| Appetizer, side dish|
| Heston Blumenthal|
| Potato, Mushy peas, Devilled kidneys, Marie Rose sauce, Sticky toffee pudding|
Triple Cooked Chips are a type of chips or deep-fried potato that were developed by English celebrity chef Heston Blumenthal. Blumenthal began work upon the recipe in 1993, and eventually developed the three-stage cooking process for their preparation. The preparation process involves the chips first being simmered and then cooled and drained of water using a sous-vide technique or by freezing, deep fried at 130 °C (266 °F) and again cooled, and finally deep fried again at 180 °C (356 °F) The result is what Blumenthal calls "chips with a glass-like crust and a soft, fluffy centre".
Triple Cooked Chips Wikipedia
Chef Blumenthal said he was "obsessed with the idea of the perfect chip", and described how, from 1992 onwards, he worked on a method for making "chips with a glass-like crust and a soft, fluffy centre."
He went to great lengths to achieve this, researching the starch content of many different varieties of potato and experimenting with drying chips by microwaving, desiccating or even individually pinpricking them. Eventually Blumenthal developed the three-stage cooking process generally known as Triple Cooked Chips, which he identifies as "the first recipe I could call my own."
Previously, the traditional practice for cooking chips was a two-stage process, in which chipped potatoes were fried in oil first at a relatively low temperature to soften them and then at a higher temperature to crisp up the outside. Heston’s recipe involves simmering the potatoes first in water for 20–30 minutes until they are almost falling apart and have developed lots of little cracks across the surface, at which point they are drained and as much moisture as possible is expelled by placing them in either a freezer or sous-vide machine. This additional stage is designed to achieve three objectives. First, cooking the potatoes gently in water helps ensure they acquire a properly soft texture. Second, the cracks that develop in the chips provide places for oil to collect and harden during frying, making them crunchy. Third, thoroughly drying out the chips drives off moisture that would otherwise keep the crust from becoming crisp. Blumenthal describes moisture as the "enemy" of crisp chips.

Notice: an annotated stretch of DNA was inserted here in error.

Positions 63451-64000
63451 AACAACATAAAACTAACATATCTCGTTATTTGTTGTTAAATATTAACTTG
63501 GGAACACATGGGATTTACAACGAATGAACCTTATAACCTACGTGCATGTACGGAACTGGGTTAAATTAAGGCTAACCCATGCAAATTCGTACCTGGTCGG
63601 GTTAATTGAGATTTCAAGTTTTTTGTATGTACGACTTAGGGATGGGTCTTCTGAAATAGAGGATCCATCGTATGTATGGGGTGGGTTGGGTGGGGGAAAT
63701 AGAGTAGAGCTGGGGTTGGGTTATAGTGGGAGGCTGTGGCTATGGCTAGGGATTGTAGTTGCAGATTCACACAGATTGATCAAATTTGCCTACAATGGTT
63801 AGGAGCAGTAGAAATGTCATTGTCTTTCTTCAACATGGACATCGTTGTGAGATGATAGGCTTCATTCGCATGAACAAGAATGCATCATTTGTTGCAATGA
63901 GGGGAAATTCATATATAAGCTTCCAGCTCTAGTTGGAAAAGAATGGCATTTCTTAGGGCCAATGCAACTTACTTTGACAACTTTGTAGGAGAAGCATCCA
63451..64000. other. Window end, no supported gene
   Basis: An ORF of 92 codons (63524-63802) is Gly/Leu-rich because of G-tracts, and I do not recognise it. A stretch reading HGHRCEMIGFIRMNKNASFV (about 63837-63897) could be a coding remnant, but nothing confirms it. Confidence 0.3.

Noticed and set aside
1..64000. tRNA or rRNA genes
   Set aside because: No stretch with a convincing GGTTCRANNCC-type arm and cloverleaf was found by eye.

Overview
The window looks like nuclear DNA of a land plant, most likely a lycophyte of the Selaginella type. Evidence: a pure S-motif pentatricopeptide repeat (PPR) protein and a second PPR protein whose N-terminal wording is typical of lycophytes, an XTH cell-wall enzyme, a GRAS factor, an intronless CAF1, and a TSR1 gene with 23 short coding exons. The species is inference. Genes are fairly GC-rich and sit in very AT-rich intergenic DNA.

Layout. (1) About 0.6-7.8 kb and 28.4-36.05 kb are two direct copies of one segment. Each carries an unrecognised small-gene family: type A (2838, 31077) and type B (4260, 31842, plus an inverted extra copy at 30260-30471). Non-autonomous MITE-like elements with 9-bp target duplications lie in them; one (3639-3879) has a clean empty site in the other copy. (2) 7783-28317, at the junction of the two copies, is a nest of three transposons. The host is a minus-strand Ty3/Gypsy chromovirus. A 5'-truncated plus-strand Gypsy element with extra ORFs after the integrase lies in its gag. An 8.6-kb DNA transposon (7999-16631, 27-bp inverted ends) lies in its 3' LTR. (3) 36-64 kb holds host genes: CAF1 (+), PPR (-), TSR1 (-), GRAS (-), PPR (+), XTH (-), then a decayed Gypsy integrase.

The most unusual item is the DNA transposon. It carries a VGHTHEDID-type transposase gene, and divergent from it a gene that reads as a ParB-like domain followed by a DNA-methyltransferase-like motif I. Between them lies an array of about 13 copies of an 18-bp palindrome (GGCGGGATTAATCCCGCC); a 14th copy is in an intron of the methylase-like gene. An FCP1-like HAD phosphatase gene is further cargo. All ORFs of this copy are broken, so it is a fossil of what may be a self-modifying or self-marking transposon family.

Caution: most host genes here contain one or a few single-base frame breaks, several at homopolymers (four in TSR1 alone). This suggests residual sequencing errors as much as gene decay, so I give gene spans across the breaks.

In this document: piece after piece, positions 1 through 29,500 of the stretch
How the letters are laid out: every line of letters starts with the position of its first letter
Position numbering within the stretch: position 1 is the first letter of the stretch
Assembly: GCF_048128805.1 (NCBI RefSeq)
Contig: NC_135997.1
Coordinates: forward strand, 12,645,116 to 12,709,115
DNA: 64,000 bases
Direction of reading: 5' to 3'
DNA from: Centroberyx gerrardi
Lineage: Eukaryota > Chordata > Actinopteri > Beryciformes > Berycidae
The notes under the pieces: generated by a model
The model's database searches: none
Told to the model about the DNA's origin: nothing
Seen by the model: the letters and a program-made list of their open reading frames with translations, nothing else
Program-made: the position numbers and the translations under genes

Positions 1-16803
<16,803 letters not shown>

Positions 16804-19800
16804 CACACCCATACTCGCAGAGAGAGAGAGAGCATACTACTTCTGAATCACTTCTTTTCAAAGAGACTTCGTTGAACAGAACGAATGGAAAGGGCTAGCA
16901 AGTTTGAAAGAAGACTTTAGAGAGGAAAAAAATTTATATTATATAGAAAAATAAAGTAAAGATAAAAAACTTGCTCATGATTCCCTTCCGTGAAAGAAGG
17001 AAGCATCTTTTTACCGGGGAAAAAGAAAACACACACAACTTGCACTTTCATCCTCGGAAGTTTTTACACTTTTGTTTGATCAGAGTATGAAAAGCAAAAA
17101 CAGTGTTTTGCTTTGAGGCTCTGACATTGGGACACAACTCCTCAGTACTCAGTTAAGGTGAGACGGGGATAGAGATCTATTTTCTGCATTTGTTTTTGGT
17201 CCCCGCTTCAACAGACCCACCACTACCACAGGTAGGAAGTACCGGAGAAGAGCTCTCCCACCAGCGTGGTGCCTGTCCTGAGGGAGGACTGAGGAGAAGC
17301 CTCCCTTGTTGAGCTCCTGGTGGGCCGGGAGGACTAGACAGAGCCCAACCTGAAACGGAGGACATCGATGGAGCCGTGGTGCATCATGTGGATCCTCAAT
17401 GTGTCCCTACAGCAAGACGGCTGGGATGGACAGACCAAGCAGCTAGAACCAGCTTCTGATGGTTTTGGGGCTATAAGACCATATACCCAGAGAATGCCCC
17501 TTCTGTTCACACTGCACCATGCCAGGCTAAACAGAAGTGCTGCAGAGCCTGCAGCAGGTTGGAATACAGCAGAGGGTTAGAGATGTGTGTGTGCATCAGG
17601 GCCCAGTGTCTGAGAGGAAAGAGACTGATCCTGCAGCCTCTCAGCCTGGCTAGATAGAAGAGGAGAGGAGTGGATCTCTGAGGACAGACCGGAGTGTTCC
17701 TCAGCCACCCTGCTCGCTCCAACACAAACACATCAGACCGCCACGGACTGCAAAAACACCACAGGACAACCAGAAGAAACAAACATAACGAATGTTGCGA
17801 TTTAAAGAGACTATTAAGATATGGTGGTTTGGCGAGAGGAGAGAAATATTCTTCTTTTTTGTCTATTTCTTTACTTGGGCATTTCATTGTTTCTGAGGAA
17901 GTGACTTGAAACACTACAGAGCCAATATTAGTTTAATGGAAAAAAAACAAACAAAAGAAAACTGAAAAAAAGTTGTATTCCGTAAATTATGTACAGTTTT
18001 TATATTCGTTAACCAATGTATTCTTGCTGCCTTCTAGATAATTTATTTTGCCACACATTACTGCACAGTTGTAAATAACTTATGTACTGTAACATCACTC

The second of the three stages is frying the chips at 130 °C (266 °F) for approximately 5 minutes, after which they are cooled once more in a freezer or sous-vide machine before the third and final stage: frying at 180 °C (356 °F) for approximately 7 minutes until crunchy and golden. The second stage of low-temperature frying is as essential as the first, according to Heston, as it makes "any starch left in the surface cells dissolve and combine to create a rigid outer layer that can withstand the higher temperature of the final frying". This second stage is time-consuming, he acknowledges, but must not be omitted. "A single frying at a high temperature leads to a thin crust that can easily be rendered soggy by whatever moisture remains in the chip’s interior."
Other chefs, such as Joël Robuchon, had previously used such a method of cooking chips in simmering water before subjecting them to a two-stage frying.
Variations include using a refrigerator to cool the chips in between cooking times and the use of different temperatures, such as 140 °C (284 °F) for the first cooking and 200 °C (392 °F) for the second. Triple Cooked Chips cooked in duck fat is another variation. Various cultivars of potato are used, such as sebago, rooster and Maris Piper.
First served at The Fat Duck in 1995, Triple Cooked Chips have since become a standard feature in gastropubs and supermarkets.
The Sunday Times described Blumenthal's dish as "arguably his most influential culinary innovation", and felt that it gave the chip "a whole new lease of life."